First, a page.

Too many people don’t think about whether they will need Medicaid until they are actually in the situation where they have to apply for Medicaid’s income-based medical benefits. This lack of preparation likely reflects the fact that many people don’t realize that the government won’t just look at their current income but also at their financial history when reviewing an application for Medicaid benefits.
In other words, if you wait to apply for Medicaid until you desperately need those benefits, you might find yourself denied the benefits you need until you have paid a substantial penalty. Understanding how Medicaid reviews your finances and how they assess that penalty can underscore how important early Medicaid planning is for those who will likely need those benefits later in life.
The government will scrutinize five years of finances
In order to qualify for Medicaid benefits, your income and total assets must be below a specific limit. The review of your application won’t involve just your current income but also your income in recent years and the distribution of any assets from your household in recent years.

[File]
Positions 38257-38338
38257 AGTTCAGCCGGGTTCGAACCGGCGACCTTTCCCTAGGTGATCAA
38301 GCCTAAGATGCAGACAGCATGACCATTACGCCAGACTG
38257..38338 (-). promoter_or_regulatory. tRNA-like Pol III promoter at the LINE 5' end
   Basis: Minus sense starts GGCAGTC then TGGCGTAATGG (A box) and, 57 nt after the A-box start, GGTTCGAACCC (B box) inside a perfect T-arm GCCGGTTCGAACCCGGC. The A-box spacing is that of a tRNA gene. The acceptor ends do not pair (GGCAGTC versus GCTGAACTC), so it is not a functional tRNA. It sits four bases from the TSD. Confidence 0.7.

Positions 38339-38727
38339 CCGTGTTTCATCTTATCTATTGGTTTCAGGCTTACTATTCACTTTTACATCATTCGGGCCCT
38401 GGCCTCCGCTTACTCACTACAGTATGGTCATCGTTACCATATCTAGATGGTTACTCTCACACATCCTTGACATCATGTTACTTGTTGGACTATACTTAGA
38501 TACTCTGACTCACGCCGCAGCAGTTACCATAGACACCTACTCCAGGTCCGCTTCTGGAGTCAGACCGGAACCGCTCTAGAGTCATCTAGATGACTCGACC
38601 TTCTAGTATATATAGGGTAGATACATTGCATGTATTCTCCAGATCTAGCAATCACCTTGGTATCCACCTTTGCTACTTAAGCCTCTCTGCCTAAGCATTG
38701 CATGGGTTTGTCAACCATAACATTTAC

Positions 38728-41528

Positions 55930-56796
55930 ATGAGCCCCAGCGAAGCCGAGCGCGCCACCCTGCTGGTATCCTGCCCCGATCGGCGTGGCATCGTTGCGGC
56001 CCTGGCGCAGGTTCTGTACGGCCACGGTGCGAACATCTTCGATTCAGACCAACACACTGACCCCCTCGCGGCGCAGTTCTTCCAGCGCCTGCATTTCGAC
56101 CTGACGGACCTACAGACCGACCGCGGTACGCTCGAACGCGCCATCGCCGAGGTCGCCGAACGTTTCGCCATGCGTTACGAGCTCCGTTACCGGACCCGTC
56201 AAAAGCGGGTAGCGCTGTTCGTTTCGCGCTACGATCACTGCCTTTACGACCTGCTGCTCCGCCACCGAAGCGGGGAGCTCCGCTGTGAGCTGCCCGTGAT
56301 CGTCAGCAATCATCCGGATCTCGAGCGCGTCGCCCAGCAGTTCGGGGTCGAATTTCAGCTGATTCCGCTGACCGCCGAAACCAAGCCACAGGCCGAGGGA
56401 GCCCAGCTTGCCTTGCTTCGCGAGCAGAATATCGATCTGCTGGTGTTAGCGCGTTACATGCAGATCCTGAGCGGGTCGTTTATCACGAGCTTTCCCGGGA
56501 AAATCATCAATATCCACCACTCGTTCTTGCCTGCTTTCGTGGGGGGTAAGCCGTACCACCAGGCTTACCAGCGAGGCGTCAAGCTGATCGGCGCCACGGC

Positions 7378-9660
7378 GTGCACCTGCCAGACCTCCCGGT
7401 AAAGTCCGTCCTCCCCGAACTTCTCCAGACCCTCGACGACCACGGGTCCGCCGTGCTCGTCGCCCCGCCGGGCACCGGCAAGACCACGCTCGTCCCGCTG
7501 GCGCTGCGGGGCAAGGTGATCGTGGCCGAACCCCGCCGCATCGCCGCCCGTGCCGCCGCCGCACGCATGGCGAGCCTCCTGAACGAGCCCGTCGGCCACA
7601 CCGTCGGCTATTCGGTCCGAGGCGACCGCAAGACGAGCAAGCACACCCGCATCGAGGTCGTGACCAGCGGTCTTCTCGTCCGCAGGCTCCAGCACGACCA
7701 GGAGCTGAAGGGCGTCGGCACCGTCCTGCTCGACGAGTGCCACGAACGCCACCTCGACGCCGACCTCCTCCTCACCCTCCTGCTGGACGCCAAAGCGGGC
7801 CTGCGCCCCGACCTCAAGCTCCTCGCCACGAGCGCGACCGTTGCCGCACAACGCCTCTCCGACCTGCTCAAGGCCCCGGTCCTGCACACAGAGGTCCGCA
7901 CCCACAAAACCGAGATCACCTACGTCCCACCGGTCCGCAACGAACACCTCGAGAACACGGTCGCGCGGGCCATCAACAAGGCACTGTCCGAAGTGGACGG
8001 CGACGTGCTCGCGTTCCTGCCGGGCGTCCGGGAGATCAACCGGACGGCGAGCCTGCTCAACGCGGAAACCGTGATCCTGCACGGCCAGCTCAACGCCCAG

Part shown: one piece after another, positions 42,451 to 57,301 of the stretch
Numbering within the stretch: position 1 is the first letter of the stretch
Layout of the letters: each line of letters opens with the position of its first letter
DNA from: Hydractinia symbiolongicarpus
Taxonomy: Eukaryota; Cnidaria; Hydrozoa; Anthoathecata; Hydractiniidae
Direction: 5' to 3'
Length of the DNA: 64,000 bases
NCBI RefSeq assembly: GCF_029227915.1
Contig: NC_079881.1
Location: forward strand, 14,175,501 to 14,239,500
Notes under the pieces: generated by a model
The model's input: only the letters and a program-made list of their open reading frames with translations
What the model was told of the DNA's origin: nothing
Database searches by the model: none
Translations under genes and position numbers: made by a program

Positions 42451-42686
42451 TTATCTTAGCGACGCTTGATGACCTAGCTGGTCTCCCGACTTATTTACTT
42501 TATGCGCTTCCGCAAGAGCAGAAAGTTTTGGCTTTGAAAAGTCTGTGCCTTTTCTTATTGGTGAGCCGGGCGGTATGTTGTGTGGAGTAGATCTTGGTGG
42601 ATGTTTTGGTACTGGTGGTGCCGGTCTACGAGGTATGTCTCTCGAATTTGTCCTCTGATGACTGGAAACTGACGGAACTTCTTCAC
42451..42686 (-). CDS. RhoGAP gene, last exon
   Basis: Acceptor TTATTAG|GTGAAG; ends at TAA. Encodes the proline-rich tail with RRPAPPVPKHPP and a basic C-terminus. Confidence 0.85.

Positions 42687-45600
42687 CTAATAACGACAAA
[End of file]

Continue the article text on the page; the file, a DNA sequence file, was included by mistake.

The so-called federal look-back period for Medicaid is a full five years or 60 months. If you wait until you need the more comprehensive coverage that Medicaid provides to start planning, you will likely have to deal with a penalty before you can get any Medicaid benefits.
How does the Medicaid penalty system work?
If a review of your last five years of financial transactions makes it clear that you have transferred assets or given substantial gifts to others, you will likely need to pay an equivalent amount to the value of those assets out of pocket before Medicaid will start to cover anything.
Despite the fact that you likely don’t have those assets or the income to cover their cost at this point, that will likely be the penalty you face at the time of your application. The sooner you reduce the value of your estate by making gifts to family members or transferring funds and assets like your home into a trust, the greater the protection you will have and the less likely it becomes that you will have to pay a penalty before you receive your benefits.
Medicaid planning is an important process for those who worry about the financial consequences of aging and that they may need nursing home or other significant care later in life.